Some Heroes Wear Speedos

five box jellyfishes
Photo by Egor Kamelev on

The plight of the ocean. Plastic. Warming. Acidification. Biodiversity loss. It’s been the focus of the mainstream media for quite some time now, perhaps largely down to the “Blue Planet Effect”. Of course the mainstream media has its role to play, undoubtedly Sir Attenborough is a national treasure and my personal hero, but there are lots of other heroes working for the health of our oceans too – this my even include you! After all what better way to take stewardship of something than to be actively involved in it?

You may have seen in recently that Lewis Pugh endurance swimmer and UN patron for the oceans, completed his swim of the English Channel to raise awareness of the inadequate protection of UK waters. As part of the mammoth swim from Land’s End to Dover, Pugh participated in clean ups with charity Surfers Against Sewage and partnered with various organisations including scientific advisors and the UN Environment Programme. Pugh’s achievements are inspirational and the reason I admire his advocacy the most is because he recognises the bigger picture – it’s not just about plastic (something I’m increasingly starting to feel is hogging perhaps a little too much of the limelight?) – it’s about the wider protection of the oceans as a whole.

The Long Swim saw Pugh become the first person to swim the English Channel in its entirety – a distance of some 560 kilometres! The swim marked the beginning of a worldwide campaign that aims to ensure that 30% of our oceans are protected by 2030. Pugh faced various obstacles during The Long Swim, including that of “jellyfish paranoia”, he was stung multiple times and had to get the boat crew to look out for them.

This summer I too faced the jellyfish peril – I had every intention of doing some of the North West Highlands Snorkel Trail – only to make it all of fifteen minutes before wussing out due to the sheer amount of them – there must have been thousands! Of course the moon jellies (Aurelia aurita) are beautiful and relatively harmless but there were some lion’s mane (Cyanea capillata) and although I was in a 7mm wetsuit and not Speedos, they pack a powerful sting and I didn’t want to take the risk as I’m prone to allergic reactions. Cue huge disappointment for me (I wouldn’t say it ruined my holiday but there was some definite sulking going on) and the lack of a guest post that I had planned to write for my lovely friend Sarah’s blog Touching the Summit.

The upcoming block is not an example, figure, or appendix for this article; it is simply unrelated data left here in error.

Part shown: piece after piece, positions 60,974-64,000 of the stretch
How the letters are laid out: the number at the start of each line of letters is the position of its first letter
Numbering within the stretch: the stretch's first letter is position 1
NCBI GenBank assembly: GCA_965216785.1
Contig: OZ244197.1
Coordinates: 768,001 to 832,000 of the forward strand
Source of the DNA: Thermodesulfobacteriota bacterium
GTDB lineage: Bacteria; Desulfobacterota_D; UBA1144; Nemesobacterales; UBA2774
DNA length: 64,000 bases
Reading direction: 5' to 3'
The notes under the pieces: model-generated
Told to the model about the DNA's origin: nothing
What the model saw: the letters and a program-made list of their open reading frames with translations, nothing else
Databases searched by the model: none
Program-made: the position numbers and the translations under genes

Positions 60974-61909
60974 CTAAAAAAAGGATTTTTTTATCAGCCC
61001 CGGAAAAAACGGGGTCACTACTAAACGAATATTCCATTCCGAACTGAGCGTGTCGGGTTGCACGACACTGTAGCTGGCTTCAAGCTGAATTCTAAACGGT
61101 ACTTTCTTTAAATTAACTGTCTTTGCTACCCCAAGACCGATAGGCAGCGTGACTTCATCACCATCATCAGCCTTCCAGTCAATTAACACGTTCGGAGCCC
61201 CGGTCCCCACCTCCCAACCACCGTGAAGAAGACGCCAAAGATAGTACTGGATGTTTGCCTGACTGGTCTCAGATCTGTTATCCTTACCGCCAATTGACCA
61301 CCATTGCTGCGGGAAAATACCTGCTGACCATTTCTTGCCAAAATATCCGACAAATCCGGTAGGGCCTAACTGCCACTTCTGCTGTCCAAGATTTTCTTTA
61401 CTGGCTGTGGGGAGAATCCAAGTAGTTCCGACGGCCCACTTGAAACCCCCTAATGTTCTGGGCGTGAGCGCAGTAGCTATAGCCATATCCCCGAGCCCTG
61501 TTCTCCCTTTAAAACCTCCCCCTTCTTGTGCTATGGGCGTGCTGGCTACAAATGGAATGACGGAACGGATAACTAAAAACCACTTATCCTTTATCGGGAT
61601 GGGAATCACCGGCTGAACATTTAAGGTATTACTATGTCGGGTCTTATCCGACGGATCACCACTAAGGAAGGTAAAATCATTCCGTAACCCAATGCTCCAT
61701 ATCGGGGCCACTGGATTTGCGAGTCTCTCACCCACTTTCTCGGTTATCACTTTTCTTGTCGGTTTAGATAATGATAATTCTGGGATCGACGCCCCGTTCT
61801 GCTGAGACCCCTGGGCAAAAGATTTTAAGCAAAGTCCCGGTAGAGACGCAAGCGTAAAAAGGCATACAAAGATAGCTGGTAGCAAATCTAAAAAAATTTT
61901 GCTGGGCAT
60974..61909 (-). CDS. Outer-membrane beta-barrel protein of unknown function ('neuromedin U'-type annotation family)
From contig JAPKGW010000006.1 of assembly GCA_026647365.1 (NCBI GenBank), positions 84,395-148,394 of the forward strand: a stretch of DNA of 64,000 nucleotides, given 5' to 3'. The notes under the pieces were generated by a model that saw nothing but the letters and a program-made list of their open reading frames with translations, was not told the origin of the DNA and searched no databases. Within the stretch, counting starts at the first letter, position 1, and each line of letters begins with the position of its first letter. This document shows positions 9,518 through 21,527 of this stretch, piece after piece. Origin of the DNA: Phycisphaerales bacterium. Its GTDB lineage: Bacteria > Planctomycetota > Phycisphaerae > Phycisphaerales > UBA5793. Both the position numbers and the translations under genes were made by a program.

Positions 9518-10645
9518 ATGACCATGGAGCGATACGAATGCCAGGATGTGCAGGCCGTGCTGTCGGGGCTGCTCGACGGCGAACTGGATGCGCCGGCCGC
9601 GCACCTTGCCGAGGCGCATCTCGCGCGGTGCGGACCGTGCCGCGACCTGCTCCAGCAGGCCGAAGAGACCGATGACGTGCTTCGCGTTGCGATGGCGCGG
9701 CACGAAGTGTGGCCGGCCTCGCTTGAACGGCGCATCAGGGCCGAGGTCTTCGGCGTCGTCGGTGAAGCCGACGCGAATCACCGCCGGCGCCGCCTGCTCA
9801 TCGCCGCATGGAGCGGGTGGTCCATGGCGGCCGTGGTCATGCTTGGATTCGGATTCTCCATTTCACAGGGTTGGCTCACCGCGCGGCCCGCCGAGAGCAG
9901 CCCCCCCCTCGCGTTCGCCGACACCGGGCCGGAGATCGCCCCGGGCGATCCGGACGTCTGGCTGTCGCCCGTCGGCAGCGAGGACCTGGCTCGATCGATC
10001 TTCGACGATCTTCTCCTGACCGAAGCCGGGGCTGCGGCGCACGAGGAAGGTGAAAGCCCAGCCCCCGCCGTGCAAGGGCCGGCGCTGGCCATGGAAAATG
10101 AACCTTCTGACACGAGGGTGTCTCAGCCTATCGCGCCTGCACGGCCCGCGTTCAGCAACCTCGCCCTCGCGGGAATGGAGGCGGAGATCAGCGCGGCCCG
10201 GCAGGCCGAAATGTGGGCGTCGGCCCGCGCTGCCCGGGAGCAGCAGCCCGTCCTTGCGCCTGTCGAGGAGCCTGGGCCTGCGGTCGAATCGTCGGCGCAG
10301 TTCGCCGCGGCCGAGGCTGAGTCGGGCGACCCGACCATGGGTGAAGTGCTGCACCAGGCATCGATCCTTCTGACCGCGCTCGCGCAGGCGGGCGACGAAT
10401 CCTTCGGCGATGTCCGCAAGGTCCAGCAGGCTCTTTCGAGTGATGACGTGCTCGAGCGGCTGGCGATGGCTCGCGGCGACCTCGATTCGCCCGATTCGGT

Many others actively involved in water sports are also taking the lead. I scuba dive and the Professional Association of Diving Instructors (PADI®) are key partners with a charity called Project AWARE. Project AWARE is a global movement for ocean protection, powered by those who use the ocean for recreation, namely divers. Next week is AWARE Week (from the 15th to the 23rd of September) and there are a number of activities and courses that you can get involved in.

Let’s also not forget the tireless work of environmental charities and campaigners. In the UK alone marine based charities have been doing excellent work for years, the Marine Conservation Society (MCS) for example has been hugely influential with their Stop the Plastic Tide campaign, which includes their annual beach clean event that takes place in September. In fact the Great British Beach Clean 2018 is coming up this weekend the 14th – 17th of September, with events taking place across the UK. You can find out what is happening in your area and how you can get involved here.

The more people are involved in something the more likely they are to effect change, everyone can help make a difference, be it picking up that bit of litter on the beach, not flushing that wet wipe, or even joining a shark conservation course. To borrow a slogan from a well know supermarket – every little helps! And as Lewis Pugh recently said “changing the world’s oceans for the better starts with us, and it starts at home”.



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